- Iceland clamps down on carry trade to limit capital inflows
- Islands higher interest rates won’t disappear overnight
Iceland has gone its own way since its three largest lenders collapsed in 2008 under a mountain of debt almost eight times the size of its economy. The steps included capital controls that locked in hedge funds, mortgage writedowns and throwing bankers in jail.
With the recovery well under way, the island nation -- once a hedge fund paradise -- is continuing on its isolated path. Lawmakers have effectively outlawed the kind of trade that inflated the bubble a decade ago, protecting against a repeat. Surrounded by sub-zero interest rates, Iceland’s benchmark gauge of 5.75 percent, the highest in the developed world, is luring cash from abroad.
That’s unlikely to change any time soon.
“The problem is the ability to have an independent monetary policy and an independent monetary policy means the ability to have a different interest rate than the rest of the world,” central bank Governor Mar Gudmundsson said in an interview in Reykjavik on Monday. “If that’s not possible, then you can’t have an independent monetary policy. And the problem of very significant interest rate differential -- interest rates in Iceland are higher than the rest of the world -- will not disappear overnight."
Both geographically and financially Iceland is a small island in vast, turbulent waters.
Under the law enacted last week, the central bank over the weekend set rules that will force investors in Icelandic bonds to keep 40 percent of their investments in a zero percent account for a year. That will limit the profit to be made from investing in Iceland, where government bonds offer yields of more than 6 percent. Those type of returns are tempting in a world of near zero and even negative key rates.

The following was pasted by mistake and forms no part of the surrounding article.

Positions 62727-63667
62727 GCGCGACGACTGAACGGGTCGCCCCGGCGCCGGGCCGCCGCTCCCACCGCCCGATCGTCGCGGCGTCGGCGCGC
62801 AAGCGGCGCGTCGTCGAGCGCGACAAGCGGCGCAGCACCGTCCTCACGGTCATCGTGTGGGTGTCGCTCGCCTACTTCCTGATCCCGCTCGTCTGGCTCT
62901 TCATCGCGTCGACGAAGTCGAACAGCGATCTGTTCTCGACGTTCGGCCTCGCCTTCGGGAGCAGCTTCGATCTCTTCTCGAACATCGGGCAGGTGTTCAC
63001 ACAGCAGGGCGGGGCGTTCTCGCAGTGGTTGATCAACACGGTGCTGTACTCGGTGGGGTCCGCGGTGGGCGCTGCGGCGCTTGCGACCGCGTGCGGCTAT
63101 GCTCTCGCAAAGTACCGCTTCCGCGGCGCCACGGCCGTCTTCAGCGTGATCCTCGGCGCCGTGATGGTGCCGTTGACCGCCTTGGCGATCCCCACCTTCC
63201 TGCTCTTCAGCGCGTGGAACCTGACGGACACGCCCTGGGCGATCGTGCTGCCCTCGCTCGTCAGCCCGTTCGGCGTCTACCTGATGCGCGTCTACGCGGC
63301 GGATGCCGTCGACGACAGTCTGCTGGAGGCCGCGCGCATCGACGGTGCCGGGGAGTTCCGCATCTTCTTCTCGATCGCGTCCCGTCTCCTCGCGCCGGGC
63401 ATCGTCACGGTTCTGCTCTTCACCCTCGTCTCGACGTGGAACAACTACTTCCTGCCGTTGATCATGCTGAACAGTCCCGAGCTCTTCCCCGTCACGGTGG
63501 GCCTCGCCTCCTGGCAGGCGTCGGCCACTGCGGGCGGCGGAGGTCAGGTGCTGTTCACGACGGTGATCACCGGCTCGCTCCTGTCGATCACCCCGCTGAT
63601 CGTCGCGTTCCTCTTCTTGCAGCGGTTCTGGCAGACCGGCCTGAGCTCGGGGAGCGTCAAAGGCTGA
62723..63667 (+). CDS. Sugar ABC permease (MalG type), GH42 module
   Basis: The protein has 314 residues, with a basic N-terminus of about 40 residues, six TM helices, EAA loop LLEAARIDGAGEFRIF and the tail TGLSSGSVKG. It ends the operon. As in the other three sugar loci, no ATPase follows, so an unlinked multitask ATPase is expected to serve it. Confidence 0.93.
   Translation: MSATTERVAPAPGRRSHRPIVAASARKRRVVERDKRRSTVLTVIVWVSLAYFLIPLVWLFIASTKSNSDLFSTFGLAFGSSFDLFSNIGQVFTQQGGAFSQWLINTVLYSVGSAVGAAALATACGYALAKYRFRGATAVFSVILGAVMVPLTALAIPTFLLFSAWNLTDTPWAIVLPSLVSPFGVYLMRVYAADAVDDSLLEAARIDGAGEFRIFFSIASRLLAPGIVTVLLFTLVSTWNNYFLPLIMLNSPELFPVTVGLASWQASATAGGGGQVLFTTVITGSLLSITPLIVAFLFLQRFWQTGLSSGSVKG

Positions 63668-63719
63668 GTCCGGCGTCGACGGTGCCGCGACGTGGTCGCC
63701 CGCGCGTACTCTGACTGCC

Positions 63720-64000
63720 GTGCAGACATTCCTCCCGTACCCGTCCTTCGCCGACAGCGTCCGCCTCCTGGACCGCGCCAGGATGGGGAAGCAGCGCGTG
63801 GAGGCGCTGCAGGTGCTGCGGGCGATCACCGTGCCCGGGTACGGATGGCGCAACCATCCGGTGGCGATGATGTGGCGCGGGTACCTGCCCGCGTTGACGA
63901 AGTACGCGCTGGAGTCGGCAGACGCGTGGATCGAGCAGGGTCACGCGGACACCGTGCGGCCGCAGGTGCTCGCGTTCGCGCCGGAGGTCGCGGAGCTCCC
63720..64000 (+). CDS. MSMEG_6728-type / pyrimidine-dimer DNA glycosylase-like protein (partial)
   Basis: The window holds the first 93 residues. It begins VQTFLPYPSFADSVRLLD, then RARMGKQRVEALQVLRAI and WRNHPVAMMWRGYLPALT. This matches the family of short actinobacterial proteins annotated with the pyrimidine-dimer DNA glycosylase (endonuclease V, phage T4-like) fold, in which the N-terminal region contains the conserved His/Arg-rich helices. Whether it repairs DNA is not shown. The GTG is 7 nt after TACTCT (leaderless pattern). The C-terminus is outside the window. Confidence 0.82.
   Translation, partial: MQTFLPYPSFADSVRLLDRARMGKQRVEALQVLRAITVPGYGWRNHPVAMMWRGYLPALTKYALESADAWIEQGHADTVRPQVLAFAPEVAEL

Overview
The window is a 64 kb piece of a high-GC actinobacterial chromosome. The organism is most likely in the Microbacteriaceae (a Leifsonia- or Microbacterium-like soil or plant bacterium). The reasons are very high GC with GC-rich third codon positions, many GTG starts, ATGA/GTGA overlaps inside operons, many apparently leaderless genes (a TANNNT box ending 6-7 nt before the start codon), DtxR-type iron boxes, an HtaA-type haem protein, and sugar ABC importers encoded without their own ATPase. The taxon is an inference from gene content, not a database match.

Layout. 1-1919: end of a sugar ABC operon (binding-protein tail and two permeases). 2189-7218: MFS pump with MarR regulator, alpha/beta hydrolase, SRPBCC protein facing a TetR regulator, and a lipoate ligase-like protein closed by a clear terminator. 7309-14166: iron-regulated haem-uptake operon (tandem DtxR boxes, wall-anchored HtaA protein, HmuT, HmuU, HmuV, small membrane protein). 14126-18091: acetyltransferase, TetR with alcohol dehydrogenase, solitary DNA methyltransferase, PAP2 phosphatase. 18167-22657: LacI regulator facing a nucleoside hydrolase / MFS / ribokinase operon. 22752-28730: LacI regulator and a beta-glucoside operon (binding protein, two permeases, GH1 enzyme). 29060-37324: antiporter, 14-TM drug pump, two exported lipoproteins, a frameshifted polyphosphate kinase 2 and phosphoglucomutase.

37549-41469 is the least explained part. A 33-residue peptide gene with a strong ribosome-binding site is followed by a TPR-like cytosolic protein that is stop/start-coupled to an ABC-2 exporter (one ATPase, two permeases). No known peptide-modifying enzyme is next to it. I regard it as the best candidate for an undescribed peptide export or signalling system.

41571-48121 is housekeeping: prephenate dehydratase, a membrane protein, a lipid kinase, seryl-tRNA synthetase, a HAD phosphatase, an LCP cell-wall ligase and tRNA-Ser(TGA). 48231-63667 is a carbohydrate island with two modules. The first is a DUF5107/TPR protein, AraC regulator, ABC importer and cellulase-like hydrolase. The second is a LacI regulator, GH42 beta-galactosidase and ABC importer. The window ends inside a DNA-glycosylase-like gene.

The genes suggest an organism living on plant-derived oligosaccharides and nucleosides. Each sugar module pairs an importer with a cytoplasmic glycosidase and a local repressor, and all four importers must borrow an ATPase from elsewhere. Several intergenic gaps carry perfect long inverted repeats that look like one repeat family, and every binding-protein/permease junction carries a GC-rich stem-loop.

As evidence, the Icelandic krona has strengthened this year even as the central bank has been selling the currency to build up foreign holdings as it prepares to lift the capital controls that have been in place since 2008.
But the country may have seen nothing yet, according to the governor.
The new rules are a “precautionary” measure to stifle any major flows after the controls are lifted, he said.
“There have been certain inflows in the last few months,” he said. “We thought there was a possibility of much greater inflows going forward, especially if the auction goes well and we take further steps to liberalize the capital account and the economy is booming and interest rates are high.”
Gudmundsson is planning for a June 16 auction to allow creditors -- mostly hedge funds -- holding about $2.4 billion in krona debt sold before the 2008 crisis to exit. These are the remnants of the fast money that flowed into the island that ended in the collapse of its three largest banks. The bank is offering to buy back the so-called Glacier bonds at a discount of 36-50 percent to the current onshore krona exchange rate.
Iceland has also settled with creditors affected by the $85 billion default of its three biggest banks after keeping them locked in for more than seven years.
Regardless of the outcome of the auction, the nation will move ahead with doing away with capital controls for consumers and corporations this year, according to Gudmundsson.
“We’re going to neutralize the rest of the economy from the offshore kronur and then start to liberalize capital flows for domestic residence, irrespective of whether the turnout is high or low,” he said. “So it’s for them to decide. We’re putting a lot of foreign currency on the table."